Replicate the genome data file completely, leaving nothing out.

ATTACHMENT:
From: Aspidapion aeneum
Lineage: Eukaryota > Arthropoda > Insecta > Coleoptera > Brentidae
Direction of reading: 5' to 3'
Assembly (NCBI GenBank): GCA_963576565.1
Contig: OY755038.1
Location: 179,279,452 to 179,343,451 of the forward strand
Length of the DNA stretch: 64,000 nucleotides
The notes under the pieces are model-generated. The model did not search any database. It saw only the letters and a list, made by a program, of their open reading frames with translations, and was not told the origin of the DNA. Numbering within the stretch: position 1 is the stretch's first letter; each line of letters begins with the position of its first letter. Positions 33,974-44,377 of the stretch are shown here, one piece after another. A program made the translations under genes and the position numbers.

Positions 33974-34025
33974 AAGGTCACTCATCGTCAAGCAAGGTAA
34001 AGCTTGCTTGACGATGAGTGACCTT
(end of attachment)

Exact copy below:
From: Aspidapion aeneum
Lineage: Eukaryota > Arthropoda > Insecta > Coleoptera > Brentidae
Direction of reading: 5' to 3'
Assembly (NCBI GenBank): GCA_963576565.1
Contig: OY755038.1
Location: 179,279,452 to 179,343,451 of the forward strand
Length of the DNA stretch: 64,000 nucleotides
The notes under the pieces are model-generated. The model did not search any database. It saw only the letters and a list, made by a program, of their open reading frames with translations, and was not told the origin of the DNA. Numbering within the stretch: position 1 is the stretch's first letter; each line of letters begins with the position of its first letter. Positions 33,974-44,377 of the stretch are shown here, one piece after another. A program made the translations under genes and the position numbers.

Positions 33974-34025
33974 AAGGTCACTCATCGTCAAGCAAGGTAA
34001 AGCTTGCTTGACGATGAGTGACCTT